Marcos Year 2

IN CHARTS: Marcos struggles in perking up business sentiment, taming inflation

Ralf Rivas

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IN CHARTS: Marcos struggles in perking up business sentiment, taming inflation
Economic managers continue to highlight stellar figures and projections amid high government debt. Business sentiment, however, remains less upbeat and companies are generally still waiting for the right time to go public.

MANILA, Philippines – President Ferdinand Marcos Jr.’s economic managers have repeatedly touted the bright economic prospects of the Philippine economy.

In an economic forum last May 27, Finance Secretary Ralph Recto said the Philippines is on course to “becoming an upper-middle income status by 2025, lifting 14 million Filipinos out of poverty by 2028, and positioning the country as the 13th largest consumer market globally by 2030.”

“The Philippines is expected to become a trillion-dollar economy by 2033 and surpass France to become the 14th largest economy in the world by 2075,” Recto said.

While the economic team has highlighted what the economy could be like five decades from now, sentiment from the business community, so far, has been tepid.

The latest business expectations survey by the Bangko Sentral ng Pilipinas (BSP) revealed that business sentiment turned less upbeat in the second quarter due to softer demand for goods and services, ongoing international conflicts that may push oil prices higher, and a slowdown in business activity due to El Niño.

Sentiment of respondents, drawn from the country's top 7,000 firms, also weakened for the next quarter and the next 12 months amid lower demand for products due to inflation.

Construction and the services sectors were less optimistic due to various factors, including expectations of lower demand for manpower services, higher vacancies of city hotels and resorts, and adverse impact of geopolitical tensions overseas.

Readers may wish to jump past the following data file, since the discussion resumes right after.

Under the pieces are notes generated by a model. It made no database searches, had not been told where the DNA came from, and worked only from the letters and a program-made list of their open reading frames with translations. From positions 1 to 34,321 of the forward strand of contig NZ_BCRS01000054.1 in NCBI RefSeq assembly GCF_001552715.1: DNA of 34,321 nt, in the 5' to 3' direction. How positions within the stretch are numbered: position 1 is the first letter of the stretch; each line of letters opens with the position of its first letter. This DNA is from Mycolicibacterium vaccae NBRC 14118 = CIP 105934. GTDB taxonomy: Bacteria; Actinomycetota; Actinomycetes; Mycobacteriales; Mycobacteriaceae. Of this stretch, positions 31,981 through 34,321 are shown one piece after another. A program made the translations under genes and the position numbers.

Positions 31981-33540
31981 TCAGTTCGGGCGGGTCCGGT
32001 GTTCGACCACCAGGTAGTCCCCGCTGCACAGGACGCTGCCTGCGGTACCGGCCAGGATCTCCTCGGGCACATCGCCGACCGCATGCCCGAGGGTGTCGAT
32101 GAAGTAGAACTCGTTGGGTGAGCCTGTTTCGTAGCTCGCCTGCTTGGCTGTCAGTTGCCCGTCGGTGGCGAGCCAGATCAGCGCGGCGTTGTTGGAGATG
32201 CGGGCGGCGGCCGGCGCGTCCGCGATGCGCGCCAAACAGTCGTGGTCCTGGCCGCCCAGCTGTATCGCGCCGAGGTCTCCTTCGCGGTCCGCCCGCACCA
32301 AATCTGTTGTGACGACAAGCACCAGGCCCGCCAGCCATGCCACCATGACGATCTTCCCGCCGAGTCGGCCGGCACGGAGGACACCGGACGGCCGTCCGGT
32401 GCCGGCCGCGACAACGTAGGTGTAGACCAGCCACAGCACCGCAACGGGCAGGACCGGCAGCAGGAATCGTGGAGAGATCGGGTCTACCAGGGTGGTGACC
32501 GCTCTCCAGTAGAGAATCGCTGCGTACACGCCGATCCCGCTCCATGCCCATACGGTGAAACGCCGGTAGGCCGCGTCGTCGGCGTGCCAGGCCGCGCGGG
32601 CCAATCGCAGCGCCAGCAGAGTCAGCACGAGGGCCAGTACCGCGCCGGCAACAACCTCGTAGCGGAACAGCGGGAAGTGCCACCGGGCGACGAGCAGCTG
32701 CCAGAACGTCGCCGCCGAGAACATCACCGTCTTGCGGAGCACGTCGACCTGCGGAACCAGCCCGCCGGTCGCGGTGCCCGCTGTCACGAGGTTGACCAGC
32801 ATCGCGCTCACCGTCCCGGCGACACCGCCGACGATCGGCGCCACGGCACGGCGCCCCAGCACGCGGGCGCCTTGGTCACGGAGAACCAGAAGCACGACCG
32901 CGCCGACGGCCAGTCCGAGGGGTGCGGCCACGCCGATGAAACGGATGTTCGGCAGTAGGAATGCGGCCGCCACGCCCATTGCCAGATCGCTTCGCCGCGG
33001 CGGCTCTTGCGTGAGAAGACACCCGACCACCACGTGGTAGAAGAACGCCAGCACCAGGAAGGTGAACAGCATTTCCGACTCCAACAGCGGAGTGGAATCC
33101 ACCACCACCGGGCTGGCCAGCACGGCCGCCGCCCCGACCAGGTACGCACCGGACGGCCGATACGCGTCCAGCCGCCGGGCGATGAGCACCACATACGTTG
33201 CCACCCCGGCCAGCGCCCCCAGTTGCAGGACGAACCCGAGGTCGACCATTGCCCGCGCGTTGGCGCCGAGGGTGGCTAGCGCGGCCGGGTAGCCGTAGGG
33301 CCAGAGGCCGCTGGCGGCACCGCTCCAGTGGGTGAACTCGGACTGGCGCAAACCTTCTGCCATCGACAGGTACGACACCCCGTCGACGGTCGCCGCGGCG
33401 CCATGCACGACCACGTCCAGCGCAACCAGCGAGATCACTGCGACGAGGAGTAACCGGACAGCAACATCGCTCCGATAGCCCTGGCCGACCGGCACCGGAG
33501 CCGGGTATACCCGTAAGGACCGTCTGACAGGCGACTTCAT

The stock market was also relatively dull two years into the Marcos administration. With the lack of catalysts, companies have generally held back their plans to go public.

Inflation was Marcos' first economic headache. Inflation was above the 2-4% target range for 20 months since Marcos became President, and only went down within target last December 2023.

Prices of goods flared up due to a confluence of domestic and external factors, with the poorest households being hit the hardest. As of June, inflation for all income households tempered to 3.7%, but the poorest or bottom 30% income households saw an increase of 5.5%.

Prices of rice, the Filipino household's staple food, remained at double-digit levels, rising to 22.5% in June.

Costs of transportation, electricity, and other household expenses, however, have started to stabilize.

Affordability of housing is another sticky issue under Marcos. Prices of housing units rose to 6.1% in the first quarter of 2024. Various researchers have pointed out that most Filipinos can't find suitable homes near jobs, nor afford the monthly amortizations needed to own them.

Out of the different housing types, prices of duplex houses were the most erratic, jumping by 36.2%. Condominium units have gone up to double-digits once again, rising by 10.2%.

Unemployment under the Marcos administration has remained low, but the quality of jobs and wages remains in question.

As of May 2024, the unemployment rate stood at 4.1%, equivalent to 2.1 million jobless Filipinos. This is an improvement from the 4.3% posted last May 2023, equivalent to 2.17 million unemployed people.

The underemployment rate fell to 9.9% in May 2024 from 11.7% in May 2023. There are currently 4.8 million employed Filipinos looking for more hours of work.

The recent P35 minimum wage increase was met with strong criticisms, with labor groups calling the hike "laughable."

To improve the quality of life of Filipinos, the government needs to spend for infrastructure and social services.

Marcos, however, is operating under a tight fiscal space amid mounting debt. His predecessor, former president Rodrigo Duterte, borrowed a total of P6.8 trillion during his term, leaving Marcos with the problem of managing debt while maintaining economic growth.

As of end-May, national government debt ballooned to P15.35 trillion. Of the total debt stock, 31.96% was external debt while 68.04% was domestic debt.

Since the pandemic, the government accumulated debts that were falling due in the near term, instead of those with longer tenors.

The government's economic managers, however, are confident that the country's debt pile is manageable. The debt-to-GDP ratio, which looks at debt relative to the size of the economy, is currently at 60.2%. The lower the ratio, the better the government's ability to service debt.

To lower the financial pressure brought about by debt, the Marcos administration needs to find new revenue sources.

Data from the Department of Finance showed that government expenditures are rising much faster than government revenues, resulting in a wider deficit.

Marcos and his economic team will have to look for new revenue sources and improve tax collection to lower the deficit.

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Ralf Rivas

A sociologist by heart, a journalist by profession. Ralf is Rappler's business reporter, covering macroeconomy, government finance, companies, and agriculture.